The AfD is the German version of UKIP complete with its own infighting between the turn-the-clock-back brigade and the outright racists. In the European Parliament this means that some of them want to sit with Dave's lot and some of them want to sit with the French National Front.
We won't have the Barber of Seville, we've got Draghi instead. And he has a very dangerous blade indeed...
Without Draghi, the Euro would have collapsed already. Despite what all the hawkish German politicians have told you about the risk of inflation, does Germany currently have runnaway inflation? No. You do not. You don't even have high inflation. The ECB is currently missing its inflation target by being 1.9 percentage points under target! And the South of the Eurozone has deflation - one of the reasons that the crisis there cannot be solved and why Germany will not get paid back. This is basic economics. While their economies are barely growing, and prices are falling, debt will rise faster than they can pay it - they will only be able to reduce national debt when nominal growth is high enough.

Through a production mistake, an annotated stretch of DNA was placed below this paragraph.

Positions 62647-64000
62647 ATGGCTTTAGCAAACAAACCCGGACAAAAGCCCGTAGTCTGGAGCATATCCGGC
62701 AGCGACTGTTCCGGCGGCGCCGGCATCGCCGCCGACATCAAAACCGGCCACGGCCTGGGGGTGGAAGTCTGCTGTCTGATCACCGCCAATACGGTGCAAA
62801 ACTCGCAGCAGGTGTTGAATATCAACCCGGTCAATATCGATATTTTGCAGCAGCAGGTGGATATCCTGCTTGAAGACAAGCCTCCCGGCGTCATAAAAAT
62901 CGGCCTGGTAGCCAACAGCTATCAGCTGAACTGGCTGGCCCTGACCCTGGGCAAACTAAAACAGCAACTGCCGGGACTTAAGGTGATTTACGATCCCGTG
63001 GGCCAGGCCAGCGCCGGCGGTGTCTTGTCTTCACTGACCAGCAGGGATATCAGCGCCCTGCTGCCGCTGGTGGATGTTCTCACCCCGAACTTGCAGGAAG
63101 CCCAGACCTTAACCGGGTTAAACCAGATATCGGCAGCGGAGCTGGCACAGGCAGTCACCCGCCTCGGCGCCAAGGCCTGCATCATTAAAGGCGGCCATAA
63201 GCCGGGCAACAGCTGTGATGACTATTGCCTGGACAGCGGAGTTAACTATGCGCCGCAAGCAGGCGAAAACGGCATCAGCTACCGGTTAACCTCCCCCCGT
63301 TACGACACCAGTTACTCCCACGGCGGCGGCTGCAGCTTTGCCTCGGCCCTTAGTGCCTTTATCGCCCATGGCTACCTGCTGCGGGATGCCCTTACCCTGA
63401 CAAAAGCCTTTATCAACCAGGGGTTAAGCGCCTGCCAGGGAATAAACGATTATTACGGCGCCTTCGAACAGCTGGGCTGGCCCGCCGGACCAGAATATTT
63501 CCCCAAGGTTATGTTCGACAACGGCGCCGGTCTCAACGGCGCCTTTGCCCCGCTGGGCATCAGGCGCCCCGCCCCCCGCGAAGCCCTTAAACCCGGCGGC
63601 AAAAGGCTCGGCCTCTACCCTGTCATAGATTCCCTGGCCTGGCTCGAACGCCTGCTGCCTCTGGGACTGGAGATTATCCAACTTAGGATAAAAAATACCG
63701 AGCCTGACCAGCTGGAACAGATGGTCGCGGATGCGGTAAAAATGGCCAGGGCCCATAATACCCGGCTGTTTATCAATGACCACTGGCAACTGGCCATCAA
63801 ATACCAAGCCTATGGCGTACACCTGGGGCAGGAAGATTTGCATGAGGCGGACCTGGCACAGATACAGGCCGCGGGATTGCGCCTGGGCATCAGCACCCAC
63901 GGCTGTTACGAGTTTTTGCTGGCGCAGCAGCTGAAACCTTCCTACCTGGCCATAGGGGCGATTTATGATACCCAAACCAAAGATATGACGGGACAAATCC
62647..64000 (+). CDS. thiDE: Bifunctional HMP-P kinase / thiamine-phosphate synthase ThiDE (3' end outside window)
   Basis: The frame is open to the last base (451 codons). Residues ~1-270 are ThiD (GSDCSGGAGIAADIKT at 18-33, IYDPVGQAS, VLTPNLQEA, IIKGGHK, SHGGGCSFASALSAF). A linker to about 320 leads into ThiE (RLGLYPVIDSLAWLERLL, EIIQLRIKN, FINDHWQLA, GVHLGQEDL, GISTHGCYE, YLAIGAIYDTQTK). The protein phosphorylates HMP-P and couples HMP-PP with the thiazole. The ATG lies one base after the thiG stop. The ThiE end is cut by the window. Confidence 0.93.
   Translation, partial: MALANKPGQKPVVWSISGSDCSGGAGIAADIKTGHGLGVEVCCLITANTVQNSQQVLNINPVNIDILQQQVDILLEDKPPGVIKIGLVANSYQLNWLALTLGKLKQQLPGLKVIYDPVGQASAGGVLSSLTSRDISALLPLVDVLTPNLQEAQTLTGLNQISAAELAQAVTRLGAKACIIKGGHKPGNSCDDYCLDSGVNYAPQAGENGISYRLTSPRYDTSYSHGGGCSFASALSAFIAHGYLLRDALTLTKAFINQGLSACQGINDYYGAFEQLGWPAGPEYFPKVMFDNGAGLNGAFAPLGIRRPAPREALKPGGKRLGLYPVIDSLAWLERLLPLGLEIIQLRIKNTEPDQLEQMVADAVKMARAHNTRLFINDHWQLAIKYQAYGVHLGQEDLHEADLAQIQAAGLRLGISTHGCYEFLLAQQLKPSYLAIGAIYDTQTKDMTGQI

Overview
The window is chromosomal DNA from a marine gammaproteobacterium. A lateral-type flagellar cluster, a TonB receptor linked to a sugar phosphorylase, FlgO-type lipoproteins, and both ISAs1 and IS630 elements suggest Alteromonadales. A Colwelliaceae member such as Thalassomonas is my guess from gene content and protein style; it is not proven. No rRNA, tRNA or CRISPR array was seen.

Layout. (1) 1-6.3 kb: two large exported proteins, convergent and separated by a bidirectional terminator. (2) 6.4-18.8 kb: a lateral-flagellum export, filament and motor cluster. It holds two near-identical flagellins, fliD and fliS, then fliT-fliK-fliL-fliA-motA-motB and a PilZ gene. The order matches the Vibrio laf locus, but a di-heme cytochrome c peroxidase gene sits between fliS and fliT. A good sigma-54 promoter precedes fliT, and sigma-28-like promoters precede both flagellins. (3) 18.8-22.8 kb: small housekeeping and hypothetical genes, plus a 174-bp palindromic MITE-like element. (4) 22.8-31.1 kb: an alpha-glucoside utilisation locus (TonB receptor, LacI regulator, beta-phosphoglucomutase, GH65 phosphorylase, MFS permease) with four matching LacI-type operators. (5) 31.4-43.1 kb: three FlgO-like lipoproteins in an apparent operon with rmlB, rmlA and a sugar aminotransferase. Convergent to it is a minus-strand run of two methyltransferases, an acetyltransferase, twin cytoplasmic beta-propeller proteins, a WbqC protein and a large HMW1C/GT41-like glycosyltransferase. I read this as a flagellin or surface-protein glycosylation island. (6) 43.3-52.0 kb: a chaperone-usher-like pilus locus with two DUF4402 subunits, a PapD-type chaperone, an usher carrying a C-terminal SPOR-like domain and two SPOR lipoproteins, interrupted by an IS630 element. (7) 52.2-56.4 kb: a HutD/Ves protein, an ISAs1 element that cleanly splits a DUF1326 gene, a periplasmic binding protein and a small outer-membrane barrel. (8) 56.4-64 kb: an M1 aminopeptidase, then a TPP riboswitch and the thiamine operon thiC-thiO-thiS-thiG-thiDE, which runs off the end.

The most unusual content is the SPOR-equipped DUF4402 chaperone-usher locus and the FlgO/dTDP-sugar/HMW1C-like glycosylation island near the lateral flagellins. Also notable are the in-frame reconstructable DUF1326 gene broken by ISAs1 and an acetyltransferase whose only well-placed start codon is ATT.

Meanwhile your trade surplus with these countries is growing. Which is A) a breach of the Eurozone stability pact, and; B) insane, as you are lending them money to buy your goods and make your economy look bigger. But like the false profits of the banks from the boom, this money will not be paid back, cannot be paid back, and so you are effectively working to give away your exports. The solution to this problem is for Germany to buy some of the exports from these countries, to give them the means to pay back loans to German banks (which are your pension savings remember) - this reducing your trade surplus - and to try to create more inflation in the Eurozone. You lose a bit of the value of your savings, but then have a chance of being paid back. Also inflation means higher interest rates, so you don't totally lose out.